Neighborhood immigrant density and population health among native-born Americans

Lu Shi, Donglan Zhang, Janani Rajbhandari-Thapa, Nicole Katapodis, Dejun Su, Yan Li

Research output: Contribution to journalArticle


The healthy immigrant effect—whereby immigrants are on average healthier than the native-born—have been well studied. However, little is known about the relationship between immigration and the health of the native-born. This study fills this important research gap by examining the association between neighborhood immigrant density and several population health measures among native-born Americans. We used data from the Los Angeles County Health Survey to analyze four individual-level health behaviors and outcomes, including regular fast food consumption, fruit and vegetable consumption, body mass index, and hypertension. We conducted multilevel logistic regressions to assess the association between neighborhood immigrant density and the four health behaviors and outcomes. The results showed that neighborhood immigrant density was negatively associated with regular fast food consumption (OR = 0.33; 95% CI, 0.18–0.59), BMI (β = −2.16, 95% CI, −3.13 to −1.19), and hypertension (OR = 0.58; 95% CI, 0.38–0.89), and positively associated with fruit/vegetable consumption (OR = 1.64; 95% CI, 1.01–2.66) among native-born Americans. In conclusion, native-born Americans who lived in a neighborhood with a high density of immigrants had healthier behaviors and better health outcomes compared to those who lived in a neighborhood with a low density of immigrants.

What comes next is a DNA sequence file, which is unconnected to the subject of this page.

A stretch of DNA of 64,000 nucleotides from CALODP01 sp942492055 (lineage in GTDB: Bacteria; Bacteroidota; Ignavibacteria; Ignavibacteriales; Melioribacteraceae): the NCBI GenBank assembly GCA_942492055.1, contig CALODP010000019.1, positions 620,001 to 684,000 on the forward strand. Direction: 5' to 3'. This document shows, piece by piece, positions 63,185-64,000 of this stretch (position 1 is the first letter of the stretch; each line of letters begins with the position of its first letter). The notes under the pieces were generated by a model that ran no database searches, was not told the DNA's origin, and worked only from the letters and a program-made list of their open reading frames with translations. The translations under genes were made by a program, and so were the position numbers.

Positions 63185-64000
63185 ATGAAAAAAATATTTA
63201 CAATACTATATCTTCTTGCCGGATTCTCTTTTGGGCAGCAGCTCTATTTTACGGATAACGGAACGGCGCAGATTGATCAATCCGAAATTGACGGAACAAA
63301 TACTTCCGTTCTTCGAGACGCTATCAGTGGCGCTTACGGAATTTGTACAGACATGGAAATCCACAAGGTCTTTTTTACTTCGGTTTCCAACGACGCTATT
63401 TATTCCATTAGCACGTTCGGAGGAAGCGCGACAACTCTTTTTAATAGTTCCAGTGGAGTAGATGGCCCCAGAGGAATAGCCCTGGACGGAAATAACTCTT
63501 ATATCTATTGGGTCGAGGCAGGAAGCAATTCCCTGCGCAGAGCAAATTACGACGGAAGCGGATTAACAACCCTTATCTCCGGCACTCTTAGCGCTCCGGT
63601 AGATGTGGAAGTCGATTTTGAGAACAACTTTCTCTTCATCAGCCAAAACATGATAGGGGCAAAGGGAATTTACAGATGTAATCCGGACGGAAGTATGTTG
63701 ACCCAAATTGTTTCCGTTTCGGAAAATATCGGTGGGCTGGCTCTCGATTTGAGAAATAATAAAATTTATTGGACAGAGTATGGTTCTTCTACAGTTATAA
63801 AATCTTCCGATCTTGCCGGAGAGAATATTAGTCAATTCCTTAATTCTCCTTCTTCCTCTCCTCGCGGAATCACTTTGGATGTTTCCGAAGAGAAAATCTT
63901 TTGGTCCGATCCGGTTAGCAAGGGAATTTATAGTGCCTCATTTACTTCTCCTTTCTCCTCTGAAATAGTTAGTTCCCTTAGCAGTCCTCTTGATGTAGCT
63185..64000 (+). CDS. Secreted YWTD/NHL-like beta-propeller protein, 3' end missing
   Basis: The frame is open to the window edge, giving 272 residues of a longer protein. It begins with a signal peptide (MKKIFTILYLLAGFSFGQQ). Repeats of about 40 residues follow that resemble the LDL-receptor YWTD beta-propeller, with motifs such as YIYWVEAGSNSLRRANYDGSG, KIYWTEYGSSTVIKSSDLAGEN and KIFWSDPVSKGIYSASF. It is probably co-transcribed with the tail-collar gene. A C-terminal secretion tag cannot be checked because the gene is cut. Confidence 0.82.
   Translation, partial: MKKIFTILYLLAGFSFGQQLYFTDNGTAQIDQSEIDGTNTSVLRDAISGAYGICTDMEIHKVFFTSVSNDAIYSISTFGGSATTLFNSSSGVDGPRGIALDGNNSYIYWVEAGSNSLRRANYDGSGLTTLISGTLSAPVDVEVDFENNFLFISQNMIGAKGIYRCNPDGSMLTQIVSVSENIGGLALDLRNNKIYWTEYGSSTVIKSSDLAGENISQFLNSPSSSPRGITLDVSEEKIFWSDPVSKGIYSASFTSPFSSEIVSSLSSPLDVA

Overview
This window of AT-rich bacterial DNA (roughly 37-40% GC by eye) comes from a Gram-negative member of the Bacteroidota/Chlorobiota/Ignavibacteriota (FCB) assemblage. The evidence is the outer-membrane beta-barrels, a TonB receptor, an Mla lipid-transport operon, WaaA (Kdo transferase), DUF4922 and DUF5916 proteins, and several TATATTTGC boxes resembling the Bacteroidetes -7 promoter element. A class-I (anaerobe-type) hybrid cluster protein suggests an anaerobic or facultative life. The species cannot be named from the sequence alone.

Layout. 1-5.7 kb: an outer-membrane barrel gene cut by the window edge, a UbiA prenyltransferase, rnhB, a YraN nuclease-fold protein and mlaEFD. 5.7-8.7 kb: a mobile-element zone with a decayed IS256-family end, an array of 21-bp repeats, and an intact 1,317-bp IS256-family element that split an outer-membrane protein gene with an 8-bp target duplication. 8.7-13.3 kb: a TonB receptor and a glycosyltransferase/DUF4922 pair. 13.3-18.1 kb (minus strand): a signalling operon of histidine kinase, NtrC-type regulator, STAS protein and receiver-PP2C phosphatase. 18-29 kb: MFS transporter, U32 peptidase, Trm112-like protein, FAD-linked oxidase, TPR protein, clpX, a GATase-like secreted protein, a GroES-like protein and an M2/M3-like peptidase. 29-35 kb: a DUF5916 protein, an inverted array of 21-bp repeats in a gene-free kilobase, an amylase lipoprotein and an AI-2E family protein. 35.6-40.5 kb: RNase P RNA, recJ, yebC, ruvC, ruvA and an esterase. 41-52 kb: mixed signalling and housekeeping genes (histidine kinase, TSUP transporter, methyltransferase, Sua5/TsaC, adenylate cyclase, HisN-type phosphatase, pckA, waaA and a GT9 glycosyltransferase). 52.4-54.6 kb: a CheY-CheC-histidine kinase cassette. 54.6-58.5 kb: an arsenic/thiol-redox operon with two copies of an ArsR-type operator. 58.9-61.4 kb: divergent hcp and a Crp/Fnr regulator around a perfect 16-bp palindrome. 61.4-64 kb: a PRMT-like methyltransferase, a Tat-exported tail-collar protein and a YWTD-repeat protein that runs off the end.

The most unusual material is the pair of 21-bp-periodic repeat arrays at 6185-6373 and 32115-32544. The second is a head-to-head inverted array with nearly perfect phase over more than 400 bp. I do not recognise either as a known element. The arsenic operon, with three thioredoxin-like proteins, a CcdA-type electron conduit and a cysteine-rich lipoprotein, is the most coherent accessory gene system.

Original languageEnglish (US)
Article number105792
JournalPreventive Medicine
StatePublished - Oct 2019



  • Chronic disease
  • Diet
  • Immigrant health
  • Neighborhood environment
  • Urban health

ASJC Scopus subject areas

  • Epidemiology
  • Public Health, Environmental and Occupational Health

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